Resurrecting the work of gifted craftswomen, too long denied their place as pioneers in their field, Women's Work: Textile Art from the Bauhaus unearths a missing chapter in the story of the most important institution in the history of modern design.
The Bauhaus defined modern design in the twentieth century. As the preeminent design phenomenon of the era, almost every aspect of it has been minutely examined. Yet the Weaving Workshop, the longest standing and most successful of all Bauhaus workshops, has been neglected for one simple reason: when the first wave of brilliantly talented women arrived at the school, they soon discovered that Bauhaus founder Walter Gropius could not sustain his ringing declaration of equality between "the beautiful and the strong gender." Textiles, in the hierarchy of art and design, were to be "women's work."
Their results, however, were remarkable, both in the early days of artistic expression in Weimar and in later developments in the textile industry. The craftswomen responded to the demands of advanced technology with fabrics that incorporated new or unusual materials such as Cellophane, leather and early synthetics, which had acoustic and light-reflecting properties. They produced multi-layered fabrics, cloths with double and triple weaves, and later made extensive use of the jacquard loom. The result was a rebirth of hand-weaving and new professionalism in designing textiles for mass production.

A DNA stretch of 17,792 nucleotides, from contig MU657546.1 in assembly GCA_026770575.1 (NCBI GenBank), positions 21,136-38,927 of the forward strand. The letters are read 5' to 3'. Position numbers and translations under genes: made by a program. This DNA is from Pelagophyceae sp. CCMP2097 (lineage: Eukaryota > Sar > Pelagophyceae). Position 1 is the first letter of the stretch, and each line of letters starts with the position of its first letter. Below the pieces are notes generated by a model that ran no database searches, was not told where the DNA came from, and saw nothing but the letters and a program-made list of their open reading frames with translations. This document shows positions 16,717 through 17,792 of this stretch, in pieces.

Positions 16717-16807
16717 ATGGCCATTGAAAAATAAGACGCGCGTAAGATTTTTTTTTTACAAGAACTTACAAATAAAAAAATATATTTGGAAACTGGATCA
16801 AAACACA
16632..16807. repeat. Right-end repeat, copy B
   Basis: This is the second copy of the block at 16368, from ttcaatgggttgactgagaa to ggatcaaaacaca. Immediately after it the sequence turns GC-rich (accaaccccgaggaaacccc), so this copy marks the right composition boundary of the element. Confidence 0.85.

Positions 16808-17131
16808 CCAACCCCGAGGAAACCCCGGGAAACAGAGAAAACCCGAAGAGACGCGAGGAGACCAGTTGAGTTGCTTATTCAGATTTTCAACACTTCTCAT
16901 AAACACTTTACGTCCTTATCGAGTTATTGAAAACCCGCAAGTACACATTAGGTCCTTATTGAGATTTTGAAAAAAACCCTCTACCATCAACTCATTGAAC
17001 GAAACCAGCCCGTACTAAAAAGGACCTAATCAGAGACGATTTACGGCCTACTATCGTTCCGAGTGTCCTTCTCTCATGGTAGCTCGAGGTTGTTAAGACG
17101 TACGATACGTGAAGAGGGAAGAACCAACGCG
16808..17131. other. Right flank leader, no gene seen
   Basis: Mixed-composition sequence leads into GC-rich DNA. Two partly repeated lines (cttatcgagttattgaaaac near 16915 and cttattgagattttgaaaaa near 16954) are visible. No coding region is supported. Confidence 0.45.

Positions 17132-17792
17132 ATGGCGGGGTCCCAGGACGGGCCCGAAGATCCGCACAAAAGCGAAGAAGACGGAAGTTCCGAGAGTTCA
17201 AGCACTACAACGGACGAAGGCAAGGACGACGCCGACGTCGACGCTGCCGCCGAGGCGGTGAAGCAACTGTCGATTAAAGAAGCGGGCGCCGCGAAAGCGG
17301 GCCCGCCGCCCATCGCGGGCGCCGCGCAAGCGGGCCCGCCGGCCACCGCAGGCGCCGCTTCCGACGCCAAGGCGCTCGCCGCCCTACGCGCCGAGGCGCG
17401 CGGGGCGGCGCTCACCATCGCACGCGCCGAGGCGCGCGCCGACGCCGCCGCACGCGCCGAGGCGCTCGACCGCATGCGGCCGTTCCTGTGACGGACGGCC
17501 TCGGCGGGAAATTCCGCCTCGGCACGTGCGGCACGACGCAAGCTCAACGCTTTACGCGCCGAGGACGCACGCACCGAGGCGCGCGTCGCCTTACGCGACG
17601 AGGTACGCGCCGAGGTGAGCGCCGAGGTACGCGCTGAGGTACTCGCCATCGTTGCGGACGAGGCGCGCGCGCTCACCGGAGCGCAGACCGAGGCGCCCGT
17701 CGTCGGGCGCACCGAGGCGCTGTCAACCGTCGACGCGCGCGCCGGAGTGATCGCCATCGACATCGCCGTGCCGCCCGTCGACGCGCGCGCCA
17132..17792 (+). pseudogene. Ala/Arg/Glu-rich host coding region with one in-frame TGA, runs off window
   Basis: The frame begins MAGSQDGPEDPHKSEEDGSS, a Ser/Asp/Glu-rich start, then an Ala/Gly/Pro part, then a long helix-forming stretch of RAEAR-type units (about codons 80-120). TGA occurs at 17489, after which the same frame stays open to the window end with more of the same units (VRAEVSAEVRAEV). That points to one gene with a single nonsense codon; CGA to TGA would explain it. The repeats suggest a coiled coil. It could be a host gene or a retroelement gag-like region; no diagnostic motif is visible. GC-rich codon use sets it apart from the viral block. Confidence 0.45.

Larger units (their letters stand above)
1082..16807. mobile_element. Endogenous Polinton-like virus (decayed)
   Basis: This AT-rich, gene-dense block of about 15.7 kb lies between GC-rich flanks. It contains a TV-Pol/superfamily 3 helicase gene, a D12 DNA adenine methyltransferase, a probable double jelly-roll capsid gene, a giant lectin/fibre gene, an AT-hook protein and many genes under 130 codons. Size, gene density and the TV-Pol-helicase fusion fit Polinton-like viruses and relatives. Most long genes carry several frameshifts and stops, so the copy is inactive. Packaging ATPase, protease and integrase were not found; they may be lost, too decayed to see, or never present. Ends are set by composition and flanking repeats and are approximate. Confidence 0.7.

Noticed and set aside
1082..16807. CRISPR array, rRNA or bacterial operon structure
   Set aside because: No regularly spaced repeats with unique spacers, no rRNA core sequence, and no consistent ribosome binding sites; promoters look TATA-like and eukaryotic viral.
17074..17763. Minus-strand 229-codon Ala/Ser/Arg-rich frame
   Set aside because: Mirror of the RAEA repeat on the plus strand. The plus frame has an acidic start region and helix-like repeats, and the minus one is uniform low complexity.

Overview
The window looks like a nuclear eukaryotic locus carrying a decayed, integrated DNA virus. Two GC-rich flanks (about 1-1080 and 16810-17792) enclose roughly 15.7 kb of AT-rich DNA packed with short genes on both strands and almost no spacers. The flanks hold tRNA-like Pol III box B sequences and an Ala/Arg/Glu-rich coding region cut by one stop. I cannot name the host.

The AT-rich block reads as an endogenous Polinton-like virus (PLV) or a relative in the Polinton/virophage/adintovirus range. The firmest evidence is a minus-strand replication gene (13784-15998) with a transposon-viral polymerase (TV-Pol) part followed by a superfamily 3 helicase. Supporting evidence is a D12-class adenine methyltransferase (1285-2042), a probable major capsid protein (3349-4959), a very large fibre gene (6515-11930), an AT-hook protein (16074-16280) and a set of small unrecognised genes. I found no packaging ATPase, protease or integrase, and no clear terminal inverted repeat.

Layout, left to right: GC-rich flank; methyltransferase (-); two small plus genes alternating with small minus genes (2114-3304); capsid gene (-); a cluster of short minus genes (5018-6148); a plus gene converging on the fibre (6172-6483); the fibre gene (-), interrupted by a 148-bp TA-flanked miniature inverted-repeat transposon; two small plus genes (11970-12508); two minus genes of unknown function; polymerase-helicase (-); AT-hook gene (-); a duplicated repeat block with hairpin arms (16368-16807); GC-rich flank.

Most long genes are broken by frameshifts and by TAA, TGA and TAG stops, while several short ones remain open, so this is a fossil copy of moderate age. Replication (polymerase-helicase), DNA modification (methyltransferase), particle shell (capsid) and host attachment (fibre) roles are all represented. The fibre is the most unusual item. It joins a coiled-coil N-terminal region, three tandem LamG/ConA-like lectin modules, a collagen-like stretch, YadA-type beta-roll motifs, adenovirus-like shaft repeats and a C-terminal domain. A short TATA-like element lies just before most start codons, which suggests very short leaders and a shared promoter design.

In this model study, superlatively documented with rare or little-seen photographs of the textiles and their makers, Sigrid Wortmann Weltge captures the heady atmosphere of creative excitement at the Bauhaus. Original archival research and interviews, both with survivors and their students and with leading contemporary designers, detail the workshop's history and its enduring legacy. When the Nazis closed the institution in 1933, its members dispersed to Switzerland, Holland, England, France, Russia, Mexico, and throughout the United States; their ideals and influence live on in marvelous fabrics still being produced today.
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Sigrid Wortmann Weltge is an Associate Professor in Art History at the Philadelphia College of Textiles and Science.Excerpt. © Reprinted by permission. All rights reserved.:
This book is neither a catalogue raisonne, nor a compilation of weave data. Instead, it pays tribute to members of the Bauhaus whose names are not known to a larger public. Female students, who were among the first wave of women after WWI to aspire to membership of the professional design community, arrived at the school with an astonishing diversity of talents, convinced that this avant garde institution would accept them as equals. Many already had extensive training in the arts. High-spirited and anti-bourgeois, they participated on many levels in the life of the Bauhaus.
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